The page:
• If I wanted to add a user to a team .. This assumes an existing user and only INSERT INTO teams_users ... is your topic, right? – Erwin Brandstetter Oct 30 '15 at 1:59
  • @JoishiBodio Basically what I mean is, say there's about 3 people on a team authorized to add an existing user to a team. They execute a PUT request to e.g. /teams/1/users/2 (adding user with ID 2 to team with ID 1 in junction table teams_users). If that specific relation is already in the table, it'll throw a duplicate key exception. My question is, how do I optimally deal with that? I'm afraid that when using option 1 or 2, another user that's authorized to add a user to a team will magically at the exact same time add that specific user as well, resulting in a race condition. – Pieter-Jan Vandenbussche Oct 30 '15 at 23:43
  • @ErwinBrandstetter Yep, that's what I mean, sorry if I didn't clarify it correctly. Oh and btw, regarding your other comment, I'm a student, not a teach or anything :) – Pieter-Jan Vandenbussche Oct 30 '15 at 23:43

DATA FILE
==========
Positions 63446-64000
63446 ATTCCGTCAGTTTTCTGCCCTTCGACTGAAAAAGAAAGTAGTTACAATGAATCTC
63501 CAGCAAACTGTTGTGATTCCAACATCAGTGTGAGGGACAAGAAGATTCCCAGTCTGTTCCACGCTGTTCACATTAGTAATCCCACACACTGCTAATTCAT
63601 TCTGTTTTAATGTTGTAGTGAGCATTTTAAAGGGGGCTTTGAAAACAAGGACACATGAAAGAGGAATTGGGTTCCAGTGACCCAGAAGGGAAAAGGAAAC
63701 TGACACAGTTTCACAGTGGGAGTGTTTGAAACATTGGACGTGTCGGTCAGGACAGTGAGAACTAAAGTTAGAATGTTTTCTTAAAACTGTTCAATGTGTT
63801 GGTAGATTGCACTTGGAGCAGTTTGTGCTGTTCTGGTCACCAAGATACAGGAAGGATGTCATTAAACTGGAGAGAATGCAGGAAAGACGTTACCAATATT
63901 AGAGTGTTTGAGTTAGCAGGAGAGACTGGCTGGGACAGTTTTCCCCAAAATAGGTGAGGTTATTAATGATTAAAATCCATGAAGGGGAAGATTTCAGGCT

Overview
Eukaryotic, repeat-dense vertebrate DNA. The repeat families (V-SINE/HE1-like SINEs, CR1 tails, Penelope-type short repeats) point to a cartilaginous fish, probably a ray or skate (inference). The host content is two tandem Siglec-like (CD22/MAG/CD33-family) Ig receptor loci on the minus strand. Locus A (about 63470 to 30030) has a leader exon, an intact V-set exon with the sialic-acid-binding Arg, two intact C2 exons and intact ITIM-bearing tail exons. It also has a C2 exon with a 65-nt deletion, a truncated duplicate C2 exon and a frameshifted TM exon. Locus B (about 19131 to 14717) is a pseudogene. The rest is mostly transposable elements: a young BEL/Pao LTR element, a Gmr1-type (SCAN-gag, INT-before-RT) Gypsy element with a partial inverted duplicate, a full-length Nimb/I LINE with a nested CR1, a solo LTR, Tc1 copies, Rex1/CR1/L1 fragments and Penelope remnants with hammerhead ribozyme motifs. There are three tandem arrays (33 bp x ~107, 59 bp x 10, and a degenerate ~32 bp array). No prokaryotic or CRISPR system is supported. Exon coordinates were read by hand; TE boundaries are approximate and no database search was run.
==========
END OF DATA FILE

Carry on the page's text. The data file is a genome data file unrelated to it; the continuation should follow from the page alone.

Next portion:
If I wanted to add a user to a team, what's the best option

For just INSERT INTO teams_users ... and without raising an exception, the answer is option 3: Use Postgres 9.5 Beta for the UPSERT functionality. For a "school project" this is the best option anyway. Your students will want to study the latest version.

INSERT INTO teams_users (team_ID, user_ID)
VALUES (1, 2)

Where teams_users_pkey is the actual name of your PK constraint.

This inserts the new row or does nothing if the unique index would raise a duplicate key violation. Designed to be fast and safe against concurrent writes.

Additional question

Finally, I have no idea if there's a race condition when it comes to the 2nd option.

Option 2 being:

While inserting, use the WHERE EXISTS syntax (2nd example).

That would actually be WHERE NOT EXISTS in your case and yes, there is a race condition. Two parallel transactions could find that a certain combination does not exist yet at virtually the same time and happily try to insert it. The slower one would run into a unique violation and error out. Not much of a problem if your application is prepared for that eventuality.